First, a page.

Despite being called the “male sex hormone”, testosterone (T) is also present in the female body. In fact, its importance in sexuality and healthy aging may be no less than that of the typical female hormones such as estrogen.
The role of T in women’s health begins since puberty, as it stimulates the development of sexual characteristics such as axillary and pubic hair growth.
During adulthood, testosterone synthesis begins to slowly decline but the hormone continues to regulate sexual desire, vaginal lubrication, mood, and muscle development.
Thus, insufficient T levels can have a detrimental effect on your sexual and mental health. On the other hand, high testosterone can lead to serious conditions such as infertility, acne, balding, deepening of the voice, facial hair growth, etc.
Therefore, T levels should be balanced within a specific physiological range that ensures healthy aging and good quality of life.
What makes testosterone important for women’s health?
Normally, the female body synthesizes about 200 mcg of testosterone per day on average.
T and its precursors are produced mainly by the ovaries and adrenal glands. Later, these precursors also get transformed into T in the peripheral tissues.
One of the most notable examples is the dehydroepiandrosterone (DHEA) which is mostly synthesized by the adrenal glands. DHEA and T on the other hand can get transformed into estrogens (E), via an enzyme called aromatase.
Furthermore, T and E levels are also linked by the same transporter in the human body, called sex hormone-binding globulin (SHBG) which keeps them in an inactive form.
The molecule has a much higher affinity for T than E. If your estrogen is elevated, the corresponding increase in SHBG binds, inactivates, and lowers testosterone.
Testosterone is often feared as a factor that may increase the risk of cardiovascular disease (CVD). But the risk is actually related to low SHBG rather than high T levels.
Furthermore, studies show that low testosterone and DHEA are associated with an increased risk of atherosclerosis in postmenopausal women.
Scientists also report that T and DHEA levels slowly but inevitably decline with age which may lead to an increased CVD risk. Indeed, the decrease in DHEA is an independent risk factor for CVD in female.
The importance of testosterone in healthy aging is also related to maintaining your bone health, cognitive functions, and sexual wellbeing.
Both estrogen and testosterone are required for maintaining bone mineral density in postmenopausal women
Furthermore, higher E and T levels in women are associated with better verbal memory and other cognitive parameters.
Research also reveals that younger females with lower levels are more likely to experience higher levels of pain during their menstrual periods.
Evidence on females with low libido does not consistently show that the condition is linked to low T.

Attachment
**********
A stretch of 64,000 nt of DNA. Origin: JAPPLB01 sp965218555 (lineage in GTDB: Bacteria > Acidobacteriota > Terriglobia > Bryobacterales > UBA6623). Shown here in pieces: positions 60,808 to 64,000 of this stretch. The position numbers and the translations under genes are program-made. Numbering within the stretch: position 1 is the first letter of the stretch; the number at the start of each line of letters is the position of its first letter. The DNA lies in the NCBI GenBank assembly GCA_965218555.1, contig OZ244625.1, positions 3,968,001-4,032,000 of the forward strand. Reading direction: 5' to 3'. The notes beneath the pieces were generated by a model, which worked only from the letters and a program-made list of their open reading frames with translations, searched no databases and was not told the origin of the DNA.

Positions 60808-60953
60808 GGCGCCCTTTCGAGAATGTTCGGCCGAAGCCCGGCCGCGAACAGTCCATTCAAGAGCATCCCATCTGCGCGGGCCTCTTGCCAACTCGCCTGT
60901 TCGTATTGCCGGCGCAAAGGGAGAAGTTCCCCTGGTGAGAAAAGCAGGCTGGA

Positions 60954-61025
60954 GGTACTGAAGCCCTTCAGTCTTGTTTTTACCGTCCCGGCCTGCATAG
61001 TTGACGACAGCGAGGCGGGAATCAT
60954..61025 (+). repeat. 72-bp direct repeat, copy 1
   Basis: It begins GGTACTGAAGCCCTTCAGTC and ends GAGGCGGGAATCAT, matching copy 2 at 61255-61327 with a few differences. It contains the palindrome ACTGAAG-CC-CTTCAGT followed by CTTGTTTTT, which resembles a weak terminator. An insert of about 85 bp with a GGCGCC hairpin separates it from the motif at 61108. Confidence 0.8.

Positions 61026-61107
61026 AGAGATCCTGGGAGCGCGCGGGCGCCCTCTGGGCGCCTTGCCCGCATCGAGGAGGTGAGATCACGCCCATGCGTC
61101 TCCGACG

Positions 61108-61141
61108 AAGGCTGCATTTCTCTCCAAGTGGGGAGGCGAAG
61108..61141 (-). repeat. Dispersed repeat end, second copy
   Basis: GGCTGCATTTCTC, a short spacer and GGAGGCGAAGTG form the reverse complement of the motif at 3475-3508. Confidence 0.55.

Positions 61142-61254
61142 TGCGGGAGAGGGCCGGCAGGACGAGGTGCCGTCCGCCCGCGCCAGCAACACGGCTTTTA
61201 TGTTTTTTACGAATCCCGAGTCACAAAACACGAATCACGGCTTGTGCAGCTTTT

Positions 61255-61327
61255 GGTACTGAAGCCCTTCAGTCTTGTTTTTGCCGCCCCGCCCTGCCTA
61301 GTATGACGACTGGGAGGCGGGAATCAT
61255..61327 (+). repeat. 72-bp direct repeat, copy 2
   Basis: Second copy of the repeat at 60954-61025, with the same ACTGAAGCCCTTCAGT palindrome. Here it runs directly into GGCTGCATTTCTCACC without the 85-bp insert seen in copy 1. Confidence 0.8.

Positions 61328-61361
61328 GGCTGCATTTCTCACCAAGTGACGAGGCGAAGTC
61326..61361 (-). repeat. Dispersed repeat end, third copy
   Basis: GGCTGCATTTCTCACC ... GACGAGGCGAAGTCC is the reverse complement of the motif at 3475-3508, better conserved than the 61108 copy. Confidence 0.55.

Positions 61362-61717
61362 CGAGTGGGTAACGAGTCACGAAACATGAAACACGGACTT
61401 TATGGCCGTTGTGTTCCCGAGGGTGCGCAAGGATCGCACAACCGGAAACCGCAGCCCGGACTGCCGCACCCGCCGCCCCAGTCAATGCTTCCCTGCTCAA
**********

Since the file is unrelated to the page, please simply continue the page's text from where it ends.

Despite that, in pre- and postmenopausal women increasing T appears to significantly increase desire, subjective arousal, and vaginal blood flow, and frequency of orgasm.
Normal T levels in females
If you suspect that your T levels are imbalanced then make sure to visit a medical doctor such as a specialist in endocrinology or gynecology. Your consultation will normally begin with taking your medical history and physical exam.
Furthermore, your doctor will assign you tests that will reveal your T levels including total T, free T, SHBG, luteinizing hormone, follicle-stimulating hormone, prolactin, and others.
Keep in mind that your T levels depend on multiple factors including your age and menstrual cycle. Normal levels in women by age are:
The levels of testosterone that is not bound to SHBG or other transporters, aka your free T levels should be within 0.06-1 ng/dl.
If your symptoms and tests suggest that your T is too high, your doctor will have to identify the exact reason for your condition before suggesting appropriate treatment.
On the other hand, detecting and diagnosing low T in women is much more complicated.
There is insufficient evidence correlating testosterone levels with specific signs or symptoms in females and therefore a lack of a well-defined low T syndrome in females.
Furthermore, there is a lack of standardized and accurate assays for measuring T at the low levels found in women.
Causes of high and low T in women
Medical conditions that can cause high testosterone in women are:
- Conditions related to hyperinsulinemia such as polycystic ovary syndrome (PCOS), hyperthecosis, etc.
- Congenital adrenal hyperplasia (CAH)
- ACTH-dependent Cushing’s syndrome
- Hormone-producing tumors
- Menopause (relatively high T)
The most common cause of high T in females is hyperinsulinemia, usually related to PCOS. The insulin directly stimulates the production of T by the ovaries while simultaneously lowers SHBG and increases free T.
Despite the fact that T drops in postmenopausal women, many may experience symptoms of high T
Research suggests that E and SHBG drop rapidly during menopause while T remains mostly unchanged. This leads to a relatively higher T and symptoms.
One of the rarest causes of high T is the occurrence of tumors such as luteoma during pregnancy.
Evidence reports that luteomas produce high levels of progesterone and testosterone and may lead to symptoms of high T in about one-third of all cases. The condition does not require treatment and resolves spontaneously after the end of the pregnancy.
Medical causes of low T in women include:
- surgical menopause
- hypopituitarism leading to adrenal insufficiency and/or hypogonadism